Yes, the postcard is a real photograph of the main street of Stanford, and that is a real photograph of a streetcar--but the streetcar photo has been carefully cut and pasted onto the street scene. The penciled scrawl says, "Not yet but soon."This is a booster postcard, promoting the future metropolis of Stanford, so up-to-the-minute that it has streetcars. In 1910 the growing Stanford district had a population of 1,176; but prosperity did not continue, and the town's population today is less than 800. It never had a streetcar.

I recently ran across another RPPC with a faux streetcar on eBay. This image is of Jordan Valley, Oregon; "all cars stop" = all streetcars stop. This card is most likely a novelty item, for the remote sheep ranching trade town of Jordan Valley never had a reason to aspire to the status of Stanford, which is a county seat town on a mainline railroad line in a prosperous farming area. In the 1920 census, Jordan Valley had a population of 355, and like Stanford it has seen a decline since then, to about 230 people today.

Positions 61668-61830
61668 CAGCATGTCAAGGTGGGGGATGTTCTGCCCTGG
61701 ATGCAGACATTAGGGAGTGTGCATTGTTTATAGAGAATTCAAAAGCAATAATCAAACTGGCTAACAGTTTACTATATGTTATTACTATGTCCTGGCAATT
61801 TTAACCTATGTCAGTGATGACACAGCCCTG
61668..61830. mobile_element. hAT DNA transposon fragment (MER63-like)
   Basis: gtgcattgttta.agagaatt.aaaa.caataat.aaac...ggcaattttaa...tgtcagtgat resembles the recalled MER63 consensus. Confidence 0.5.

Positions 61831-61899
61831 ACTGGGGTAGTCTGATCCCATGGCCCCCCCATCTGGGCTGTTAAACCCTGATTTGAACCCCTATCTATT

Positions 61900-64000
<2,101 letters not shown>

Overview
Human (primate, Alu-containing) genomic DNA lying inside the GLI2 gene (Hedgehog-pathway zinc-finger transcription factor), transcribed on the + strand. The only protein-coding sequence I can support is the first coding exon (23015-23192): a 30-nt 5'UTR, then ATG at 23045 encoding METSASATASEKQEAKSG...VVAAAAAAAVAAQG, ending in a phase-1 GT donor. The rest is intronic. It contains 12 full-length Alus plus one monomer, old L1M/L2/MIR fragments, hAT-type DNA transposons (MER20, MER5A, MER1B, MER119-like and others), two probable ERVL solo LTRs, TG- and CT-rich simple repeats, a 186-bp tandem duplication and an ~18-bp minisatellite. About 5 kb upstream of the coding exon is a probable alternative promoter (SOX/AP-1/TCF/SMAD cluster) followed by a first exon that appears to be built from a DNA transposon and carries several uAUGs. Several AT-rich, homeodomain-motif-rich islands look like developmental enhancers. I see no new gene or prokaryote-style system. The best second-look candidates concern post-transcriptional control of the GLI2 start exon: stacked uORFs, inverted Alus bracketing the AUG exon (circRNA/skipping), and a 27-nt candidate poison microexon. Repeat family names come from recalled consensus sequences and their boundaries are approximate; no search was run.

There was a brief period from about 1905 to 1920 when streetcars represented the acme of metropolitanism, and postcards were the modern way to send a quick note--they were the Tweets of their day. If your town lacked a streetcar, you could still hope one might arrive, or you could admit to living in a small place and make a joke of it. In any case, it pays to advertise.


Monday, June 17, 2013

French Cuisine on the Streamliner!